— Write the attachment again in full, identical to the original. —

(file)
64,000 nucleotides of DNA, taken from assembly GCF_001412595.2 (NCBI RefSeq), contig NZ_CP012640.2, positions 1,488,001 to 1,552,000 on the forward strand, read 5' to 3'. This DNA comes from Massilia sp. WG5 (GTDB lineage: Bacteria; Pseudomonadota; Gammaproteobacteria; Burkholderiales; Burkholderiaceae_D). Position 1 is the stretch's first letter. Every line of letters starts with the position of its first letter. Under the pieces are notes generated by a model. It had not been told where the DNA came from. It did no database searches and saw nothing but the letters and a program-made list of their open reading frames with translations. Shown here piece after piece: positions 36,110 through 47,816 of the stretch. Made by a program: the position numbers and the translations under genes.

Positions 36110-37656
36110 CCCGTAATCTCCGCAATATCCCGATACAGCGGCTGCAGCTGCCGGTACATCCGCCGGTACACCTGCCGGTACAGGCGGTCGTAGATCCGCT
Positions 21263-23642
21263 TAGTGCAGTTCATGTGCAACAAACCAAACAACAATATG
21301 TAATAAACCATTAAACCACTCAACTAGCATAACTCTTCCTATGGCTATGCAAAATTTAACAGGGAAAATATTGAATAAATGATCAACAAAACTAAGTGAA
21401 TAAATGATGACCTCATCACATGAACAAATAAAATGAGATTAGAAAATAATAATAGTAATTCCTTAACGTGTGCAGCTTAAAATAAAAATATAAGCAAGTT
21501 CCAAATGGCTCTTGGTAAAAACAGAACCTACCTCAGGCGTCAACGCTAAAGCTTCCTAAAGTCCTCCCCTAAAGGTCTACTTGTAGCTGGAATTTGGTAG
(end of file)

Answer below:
64,000 nucleotides of DNA, taken from assembly GCF_001412595.2 (NCBI RefSeq), contig NZ_CP012640.2, positions 1,488,001 to 1,552,000 on the forward strand, read 5' to 3'. This DNA comes from Massilia sp. WG5 (GTDB lineage: Bacteria; Pseudomonadota; Gammaproteobacteria; Burkholderiales; Burkholderiaceae_D). Position 1 is the stretch's first letter. Every line of letters starts with the position of its first letter. Under the pieces are notes generated by a model. It had not been told where the DNA came from. It did no database searches and saw nothing but the letters and a program-made list of their open reading frames with translations. Shown here piece after piece: positions 36,110 through 47,816 of the stretch. Made by a program: the position numbers and the translations under genes.

Positions 36110-37656
36110 CCCGTAATCTCCGCAATATCCCGATACAGCGGCTGCAGCTGCCGGTACATCCGCCGGTACACCTGCCGGTACAGGCGGTCGTAGATCCGCT
Positions 21263-23642
21263 TAGTGCAGTTCATGTGCAACAAACCAAACAACAATATG
21301 TAATAAACCATTAAACCACTCAACTAGCATAACTCTTCCTATGGCTATGCAAAATTTAACAGGGAAAATATTGAATAAATGATCAACAAAACTAAGTGAA
21401 TAAATGATGACCTCATCACATGAACAAATAAAATGAGATTAGAAAATAATAATAGTAATTCCTTAACGTGTGCAGCTTAAAATAAAAATATAAGCAAGTT
21501 CCAAATGGCTCTTGGTAAAAACAGAACCTACCTCAGGCGTCAACGCTAAAGCTTCCTAAAGTCCTCCCCTAAAGGTCTACTTGTAGCTGGAATTTGGTAG